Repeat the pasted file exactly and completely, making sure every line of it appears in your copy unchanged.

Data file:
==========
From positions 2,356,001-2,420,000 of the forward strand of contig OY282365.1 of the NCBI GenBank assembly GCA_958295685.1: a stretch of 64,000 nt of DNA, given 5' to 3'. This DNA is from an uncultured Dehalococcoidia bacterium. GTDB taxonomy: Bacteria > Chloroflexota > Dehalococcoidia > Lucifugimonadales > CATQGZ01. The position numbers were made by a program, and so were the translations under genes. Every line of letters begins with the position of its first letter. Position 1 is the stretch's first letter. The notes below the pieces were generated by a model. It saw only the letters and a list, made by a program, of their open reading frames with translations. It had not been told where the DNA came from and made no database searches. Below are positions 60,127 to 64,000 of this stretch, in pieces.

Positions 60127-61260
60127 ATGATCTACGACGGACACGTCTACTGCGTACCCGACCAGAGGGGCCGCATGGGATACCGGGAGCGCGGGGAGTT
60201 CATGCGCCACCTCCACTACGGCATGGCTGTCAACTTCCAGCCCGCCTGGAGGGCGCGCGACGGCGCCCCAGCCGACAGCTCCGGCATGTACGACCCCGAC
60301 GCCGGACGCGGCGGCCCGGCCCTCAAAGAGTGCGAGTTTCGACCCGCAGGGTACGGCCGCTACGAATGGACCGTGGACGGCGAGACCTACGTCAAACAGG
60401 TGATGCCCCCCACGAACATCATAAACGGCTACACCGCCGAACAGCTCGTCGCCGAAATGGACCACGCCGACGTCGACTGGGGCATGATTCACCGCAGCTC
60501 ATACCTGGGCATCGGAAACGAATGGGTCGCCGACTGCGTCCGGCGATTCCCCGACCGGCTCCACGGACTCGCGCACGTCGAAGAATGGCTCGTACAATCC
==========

From positions 2,356,001-2,420,000 of the forward strand of contig OY282365.1 of the NCBI GenBank assembly GCA_958295685.1: a stretch of 64,000 nt of DNA, given 5' to 3'. This DNA is from an uncultured Dehalococcoidia bacterium. GTDB taxonomy: Bacteria > Chloroflexota > Dehalococcoidia > Lucifugimonadales > CATQGZ01. The position numbers were made by a program, and so were the translations under genes. Every line of letters begins with the position of its first letter. Position 1 is the stretch's first letter. The notes below the pieces were generated by a model. It saw only the letters and a list, made by a program, of their open reading frames with translations. It had not been told where the DNA came from and made no database searches. Below are positions 60,127 to 64,000 of this stretch, in pieces.

Positions 60127-61260
60127 ATGATCTACGACGGACACGTCTACTGCGTACCCGACCAGAGGGGCCGCATGGGATACCGGGAGCGCGGGGAGTT
60201 CATGCGCCACCTCCACTACGGCATGGCTGTCAACTTCCAGCCCGCCTGGAGGGCGCGCGACGGCGCCCCAGCCGACAGCTCCGGCATGTACGACCCCGAC
60301 GCCGGACGCGGCGGCCCGGCCCTCAAAGAGTGCGAGTTTCGACCCGCAGGGTACGGCCGCTACGAATGGACCGTGGACGGCGAGACCTACGTCAAACAGG
60401 TGATGCCCCCCACGAACATCATAAACGGCTACACCGCCGAACAGCTCGTCGCCGAAATGGACCACGCCGACGTCGACTGGGGCATGATTCACCGCAGCTC
60501 ATACCTGGGCATCGGAAACGAATGGGTCGCCGACTGCGTCCGGCGATTCCCCGACCGGCTCCACGGACTCGCGCACGTCGAAGAATGGCTCGTACAATCC